The Kane Shipbuilding company was a small shipyard in Galveston, Texas. Despite its size, the shipyard contributed significantly to the war effort in the 1940s. With asbestos in nearly every component of their ships, many veterans later suffered from exposure and resulting illnesses like mesothelioma.
About Kane Shipbuilding
Kane Shipbuilding, also known as The Kane Shipbuilding Company, was established in 1892 and started as a ship repair yard. When World War II started, business picked up significantly, and workers added shipbuilding to their duties.
As duties mounted, the shipyard that once employed only a small number of workers grew substantially. As the employment size more than doubled, workers began constructing what eventually became a total of sixteen deck barges and twelve coastal tankers.
The shipyard also created an additional yard for shipbuilding during its peak, located off 37th Street in Galveston.
Workers also continued to repair vessels and build them, which, as with most shipyards during that time period, exposed them to toxic asbestos fibers.
Repair workers, boilermakers, electricians, general laborers, and many other types of workers were exposed to asbestos. This known carcinogen has been proven to cause fatal diseases, such as malignant mesothelioma and asbestos-related lung cancer.
Asbestos at Kane Shipbuilding
Asbestos use was widespread across most shipyards before the Environmental Protection Agency’s (EPA) strict regulations on its use in the late 1970s. Workers at Kane Shipyard were unaware of the dangers of asbestos on human health and did not receive essential safety gear to help reduce exposure.
Asbestos fibers are microscopic and odorless. Workers at Kane Shipbuilding and many other shipyards inhaled the tiny fibers while working daily. Once these undetectable fibers enter the body, it’s impossible to dispel them all.
Over time, asbestos fibers can cause massive damage to the body. The fibers can attach to the lining of major organs, most commonly the lining of the lungs. Asbestos fibers then start to scar the lining, which leads to cancerous cells and tumors.
The fatal disease, malignant mesothelioma, is a result of asbestos exposure. There is no cure for mesothelioma, and it can take decades before diagnosis since the condition usually lies dormant for years before the first signs and symptoms show up.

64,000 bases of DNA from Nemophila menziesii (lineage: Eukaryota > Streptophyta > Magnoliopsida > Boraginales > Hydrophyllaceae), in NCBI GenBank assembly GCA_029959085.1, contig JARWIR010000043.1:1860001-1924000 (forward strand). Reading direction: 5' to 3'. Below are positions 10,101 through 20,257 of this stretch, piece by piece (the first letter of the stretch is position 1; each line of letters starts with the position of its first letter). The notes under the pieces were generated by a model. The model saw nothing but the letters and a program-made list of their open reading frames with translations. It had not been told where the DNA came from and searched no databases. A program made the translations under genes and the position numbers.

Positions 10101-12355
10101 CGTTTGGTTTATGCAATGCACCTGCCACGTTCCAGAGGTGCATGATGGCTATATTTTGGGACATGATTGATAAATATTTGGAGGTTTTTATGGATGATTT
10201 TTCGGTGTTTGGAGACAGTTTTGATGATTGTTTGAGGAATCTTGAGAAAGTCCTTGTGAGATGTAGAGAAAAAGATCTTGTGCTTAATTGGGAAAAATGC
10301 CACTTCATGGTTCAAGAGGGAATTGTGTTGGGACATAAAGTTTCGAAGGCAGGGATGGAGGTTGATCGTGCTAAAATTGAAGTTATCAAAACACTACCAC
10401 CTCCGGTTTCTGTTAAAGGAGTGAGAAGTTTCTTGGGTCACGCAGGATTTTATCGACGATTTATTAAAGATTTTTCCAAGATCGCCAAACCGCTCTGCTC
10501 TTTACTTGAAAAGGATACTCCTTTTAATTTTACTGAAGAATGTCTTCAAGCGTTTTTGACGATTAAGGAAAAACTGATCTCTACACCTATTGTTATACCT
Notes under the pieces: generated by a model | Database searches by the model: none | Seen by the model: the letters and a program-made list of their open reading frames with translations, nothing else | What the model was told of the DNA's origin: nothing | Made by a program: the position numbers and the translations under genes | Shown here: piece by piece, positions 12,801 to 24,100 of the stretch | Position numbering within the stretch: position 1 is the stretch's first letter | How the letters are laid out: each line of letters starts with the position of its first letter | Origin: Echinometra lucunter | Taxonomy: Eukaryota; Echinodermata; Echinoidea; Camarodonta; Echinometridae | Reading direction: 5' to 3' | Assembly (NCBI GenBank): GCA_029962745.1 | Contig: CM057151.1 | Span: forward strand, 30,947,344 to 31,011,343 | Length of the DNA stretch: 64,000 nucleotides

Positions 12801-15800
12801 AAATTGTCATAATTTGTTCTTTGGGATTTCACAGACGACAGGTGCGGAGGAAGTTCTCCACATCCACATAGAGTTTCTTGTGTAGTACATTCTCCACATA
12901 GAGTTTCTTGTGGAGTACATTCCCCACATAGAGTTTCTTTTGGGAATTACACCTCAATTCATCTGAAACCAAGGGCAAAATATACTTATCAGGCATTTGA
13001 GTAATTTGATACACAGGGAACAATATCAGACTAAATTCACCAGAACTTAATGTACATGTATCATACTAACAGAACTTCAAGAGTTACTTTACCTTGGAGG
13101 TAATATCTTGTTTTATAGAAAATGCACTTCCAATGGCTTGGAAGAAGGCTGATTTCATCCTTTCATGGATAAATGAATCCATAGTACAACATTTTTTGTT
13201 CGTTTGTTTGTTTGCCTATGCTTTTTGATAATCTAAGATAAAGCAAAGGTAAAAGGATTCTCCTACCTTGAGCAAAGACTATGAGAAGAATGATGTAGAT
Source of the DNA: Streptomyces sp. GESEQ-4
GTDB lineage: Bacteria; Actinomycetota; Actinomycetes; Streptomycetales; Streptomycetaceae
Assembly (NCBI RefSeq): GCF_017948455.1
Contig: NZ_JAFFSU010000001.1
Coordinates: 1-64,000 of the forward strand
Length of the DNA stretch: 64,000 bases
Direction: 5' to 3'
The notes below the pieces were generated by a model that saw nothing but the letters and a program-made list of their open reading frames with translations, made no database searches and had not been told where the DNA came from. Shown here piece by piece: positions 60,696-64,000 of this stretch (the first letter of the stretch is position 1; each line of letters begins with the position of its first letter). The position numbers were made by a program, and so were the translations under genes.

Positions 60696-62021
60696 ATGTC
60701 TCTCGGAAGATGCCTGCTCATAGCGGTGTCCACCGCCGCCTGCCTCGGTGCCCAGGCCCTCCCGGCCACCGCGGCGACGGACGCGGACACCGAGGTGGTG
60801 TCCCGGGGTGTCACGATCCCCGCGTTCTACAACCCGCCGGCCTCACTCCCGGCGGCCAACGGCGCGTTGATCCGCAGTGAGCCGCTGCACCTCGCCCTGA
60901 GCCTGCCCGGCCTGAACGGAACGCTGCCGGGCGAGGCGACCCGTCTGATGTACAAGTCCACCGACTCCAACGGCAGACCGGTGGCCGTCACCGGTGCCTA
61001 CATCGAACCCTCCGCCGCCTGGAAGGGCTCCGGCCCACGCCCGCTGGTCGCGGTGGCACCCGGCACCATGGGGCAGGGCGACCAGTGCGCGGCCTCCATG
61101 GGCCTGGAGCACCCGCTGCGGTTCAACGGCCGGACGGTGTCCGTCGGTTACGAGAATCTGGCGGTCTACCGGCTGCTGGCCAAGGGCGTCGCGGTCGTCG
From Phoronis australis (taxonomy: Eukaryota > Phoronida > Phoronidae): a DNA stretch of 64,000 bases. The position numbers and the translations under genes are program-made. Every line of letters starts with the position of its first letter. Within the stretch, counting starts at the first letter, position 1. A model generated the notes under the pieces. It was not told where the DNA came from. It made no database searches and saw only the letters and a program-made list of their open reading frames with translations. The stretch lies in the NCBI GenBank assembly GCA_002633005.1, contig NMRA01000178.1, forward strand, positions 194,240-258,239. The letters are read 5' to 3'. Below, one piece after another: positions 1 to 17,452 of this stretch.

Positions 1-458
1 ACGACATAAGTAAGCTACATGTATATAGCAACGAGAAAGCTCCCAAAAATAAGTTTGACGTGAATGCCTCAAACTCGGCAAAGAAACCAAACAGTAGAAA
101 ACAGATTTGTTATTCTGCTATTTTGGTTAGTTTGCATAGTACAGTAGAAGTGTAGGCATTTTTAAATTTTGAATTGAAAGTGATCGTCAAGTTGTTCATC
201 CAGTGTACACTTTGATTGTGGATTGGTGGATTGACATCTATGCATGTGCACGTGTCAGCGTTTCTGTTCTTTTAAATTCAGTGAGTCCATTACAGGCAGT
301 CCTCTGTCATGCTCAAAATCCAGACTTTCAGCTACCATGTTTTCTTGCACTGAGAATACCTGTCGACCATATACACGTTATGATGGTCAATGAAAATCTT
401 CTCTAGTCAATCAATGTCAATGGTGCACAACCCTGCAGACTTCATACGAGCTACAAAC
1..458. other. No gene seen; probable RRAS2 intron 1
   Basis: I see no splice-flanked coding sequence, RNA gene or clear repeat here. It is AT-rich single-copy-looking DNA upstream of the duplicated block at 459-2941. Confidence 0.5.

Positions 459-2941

Since Kane Shipbuilding was such a small shipyard, especially when compared to other shipyards at the time, there are not a lot of records dealing with asbestos-related lawsuits. However, it’s entirely possible that cases ended in asbestos settlements and were undisclosed to the public.
Perhaps the scariest part is that workers still ran the risk of developing toxic illnesses regardless of how small shipyards were. Yet, they were never warned about asbestos dangers and never given the proper safety gear that could have helped save them from developing these fatal illnesses.
Asbestos manufacturers, in particular, knew how dangerous asbestos products were. Initially, asbestos was prized for its affordability and extreme resistance to heat and fire, important for vessels.
However, when it became clear that the minerals meant to save lives were actually putting people in danger, most asbestos manufacturers turned a blind eye to the evidence and continued to profit.
According to a report entitled “U.S. Shipyards: A History of Massive Asbestos Exposure and Disease,” author James Fite writes that “workers in all trades breathed the asbestos used by insulators, boiler mechanics, carpenters, machinists, painters, and joiners.”
Kane Shipbuilding Today
Kane Shipbuilding permanently closed its doors during the 1970s, before the EPA implemented rules for asbestos use. This means that the company relied on the deadly asbestos during most of the time it was in operation.Get Your FREE Mesothelioma Packet
Page Edited by Patient Advocate Dave Foster
Dave has been a mesothelioma Patient Advocate for over 10 years. He consistently attends all major national and international mesothelioma meetings. In doing so, he is able to stay on top of the latest treatments, clinical trials, and research results. He also personally meets with mesothelioma patients and their families and connects them with the best medical specialists and legal representatives available.